Since we were travelling by train to the start, we had an extra few kilometers from the station in Dundee over the Tay Bridge to Newport on Tay (it’s probably not really more than 3 or 4km, but since Chris managed to leave his helmet on the train, we had to ride about a bit to find a bike shop before we could get started….my new Favourite bike shop, Bike Worx, opened half an hour early to serve us…how nice is that?). We also had an extra 20 km or so at the other end from North Queensferry back to home in Edinburgh.

Since we still have limited daylight, we decided to make an overnight stop in Elie and sample the delights of the Ship Inn. We stayed in the wee B&B next door to the Ship Inn, so we didn’t have to stumble too far to get dinner and a beer on Saturday evening (or to far to go home when we started falling asleep in our beer at 8pm!).

Since this was the first big ride I’ve done since last Autumn, I had completely forgotten that you’re meant to eat lots. So I bonked big time on Saturday. It didn’t dawn on me that I’d bonked…I just thought my legs had given up and I’d lost any fitness I had, it was only when I sat down despondently to look at the view and had some of the tonnes of food I’d stashed in my pack and pondered how I was going to manage to get to Elie before it got dark, that I realised that I had hardly touched any of the food I’d brought. Oops.

Somehow we managed to get lucky with the tides this time and we were able to ride almost 10 miles along pristine (ish), deserted beaches over the 2 days with nothing but views and our own tyre tracks in the sand. The only down side of that is that riding in sand for that long is pretty hard going, but it was worth it.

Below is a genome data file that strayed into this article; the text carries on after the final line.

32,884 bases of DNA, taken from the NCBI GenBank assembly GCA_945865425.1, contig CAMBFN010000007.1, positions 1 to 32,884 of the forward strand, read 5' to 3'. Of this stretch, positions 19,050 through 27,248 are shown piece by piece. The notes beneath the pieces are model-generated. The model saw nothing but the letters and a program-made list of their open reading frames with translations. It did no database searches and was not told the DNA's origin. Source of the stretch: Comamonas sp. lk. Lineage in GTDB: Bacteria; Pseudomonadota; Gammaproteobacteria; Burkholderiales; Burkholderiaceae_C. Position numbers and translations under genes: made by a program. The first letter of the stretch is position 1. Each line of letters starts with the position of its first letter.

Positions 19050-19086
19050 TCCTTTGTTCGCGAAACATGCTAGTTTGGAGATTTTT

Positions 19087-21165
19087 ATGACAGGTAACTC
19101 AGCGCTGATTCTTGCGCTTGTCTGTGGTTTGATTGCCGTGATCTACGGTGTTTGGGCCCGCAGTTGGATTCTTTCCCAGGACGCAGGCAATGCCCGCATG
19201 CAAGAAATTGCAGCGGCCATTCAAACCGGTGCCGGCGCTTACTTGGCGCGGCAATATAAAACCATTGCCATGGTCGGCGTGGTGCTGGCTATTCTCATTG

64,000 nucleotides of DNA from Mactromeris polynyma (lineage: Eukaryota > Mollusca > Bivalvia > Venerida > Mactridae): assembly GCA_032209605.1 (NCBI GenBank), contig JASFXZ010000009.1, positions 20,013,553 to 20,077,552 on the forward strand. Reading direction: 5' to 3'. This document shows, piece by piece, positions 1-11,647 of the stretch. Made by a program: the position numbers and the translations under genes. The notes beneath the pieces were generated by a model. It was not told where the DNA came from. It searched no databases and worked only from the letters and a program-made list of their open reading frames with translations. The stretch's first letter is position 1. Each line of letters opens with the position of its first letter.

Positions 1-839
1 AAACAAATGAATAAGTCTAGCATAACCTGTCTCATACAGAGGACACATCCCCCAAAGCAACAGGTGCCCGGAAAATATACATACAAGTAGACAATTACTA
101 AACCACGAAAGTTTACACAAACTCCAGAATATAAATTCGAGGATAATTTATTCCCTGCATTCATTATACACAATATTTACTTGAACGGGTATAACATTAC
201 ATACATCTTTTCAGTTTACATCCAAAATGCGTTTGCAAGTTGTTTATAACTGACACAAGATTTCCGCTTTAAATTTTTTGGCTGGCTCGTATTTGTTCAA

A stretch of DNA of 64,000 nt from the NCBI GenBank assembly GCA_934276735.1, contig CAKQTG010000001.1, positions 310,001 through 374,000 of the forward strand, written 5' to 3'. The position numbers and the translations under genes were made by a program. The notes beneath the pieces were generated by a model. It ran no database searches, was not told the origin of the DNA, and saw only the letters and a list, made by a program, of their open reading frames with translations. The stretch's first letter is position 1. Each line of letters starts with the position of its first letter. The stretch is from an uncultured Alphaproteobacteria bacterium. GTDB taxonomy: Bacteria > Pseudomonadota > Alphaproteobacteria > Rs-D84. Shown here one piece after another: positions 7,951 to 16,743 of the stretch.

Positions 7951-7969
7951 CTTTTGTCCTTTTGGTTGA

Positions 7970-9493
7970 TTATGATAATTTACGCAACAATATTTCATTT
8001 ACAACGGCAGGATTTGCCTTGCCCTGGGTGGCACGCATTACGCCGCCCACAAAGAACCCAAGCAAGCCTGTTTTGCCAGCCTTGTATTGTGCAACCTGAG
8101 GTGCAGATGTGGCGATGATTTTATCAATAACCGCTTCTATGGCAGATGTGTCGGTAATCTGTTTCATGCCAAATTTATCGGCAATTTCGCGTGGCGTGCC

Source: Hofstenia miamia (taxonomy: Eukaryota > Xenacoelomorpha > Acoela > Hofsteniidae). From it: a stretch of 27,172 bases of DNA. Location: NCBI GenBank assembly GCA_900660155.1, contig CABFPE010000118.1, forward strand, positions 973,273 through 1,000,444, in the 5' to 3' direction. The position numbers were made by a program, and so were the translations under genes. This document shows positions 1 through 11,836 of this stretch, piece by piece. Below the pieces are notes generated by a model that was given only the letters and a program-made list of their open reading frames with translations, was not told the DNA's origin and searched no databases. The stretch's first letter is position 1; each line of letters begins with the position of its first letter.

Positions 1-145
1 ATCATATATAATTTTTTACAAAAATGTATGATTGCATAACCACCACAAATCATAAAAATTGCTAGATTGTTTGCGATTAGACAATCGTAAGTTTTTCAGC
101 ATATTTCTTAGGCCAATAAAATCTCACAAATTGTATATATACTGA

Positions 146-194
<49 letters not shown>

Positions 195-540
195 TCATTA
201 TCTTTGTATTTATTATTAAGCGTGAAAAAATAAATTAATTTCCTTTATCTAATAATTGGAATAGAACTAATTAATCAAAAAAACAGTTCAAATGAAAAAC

We were super lucky with the weather too and actually managed to take of some layers on Sunday. It wasn’t anywhere near warm enough to try exposing any skin to get some colour into our blue legs, but reducing it to 3 layers was a real treat!

With just 30 km to go, I managed to get a monster thorn in my front tyre… monster, in fact, that it went right through 2 sides of the tyre! The weather gods took pity on us though and made the sun shine even stronger and the wind die down completely while I fixed my tyre and got a new tube in.

Once we crossed the Forth Birdge, I could almost smell home, but there was still 20 km and that hill at Barnton before I could get that mug of tea and cake that I felt I’d earned. So near yet so far but we made it and the cat was ever so please to have us home again.

Next? My bags are packed and I’m ready to fly out to Spain tomorrow morning for a week of riding big hills before heading back to Portugal to have another go at racing there. Not the Trans Portugal this time – a 2 day enduro. Hopefully I’ll get a wee bit of sunshine but not quite as much heat as last time!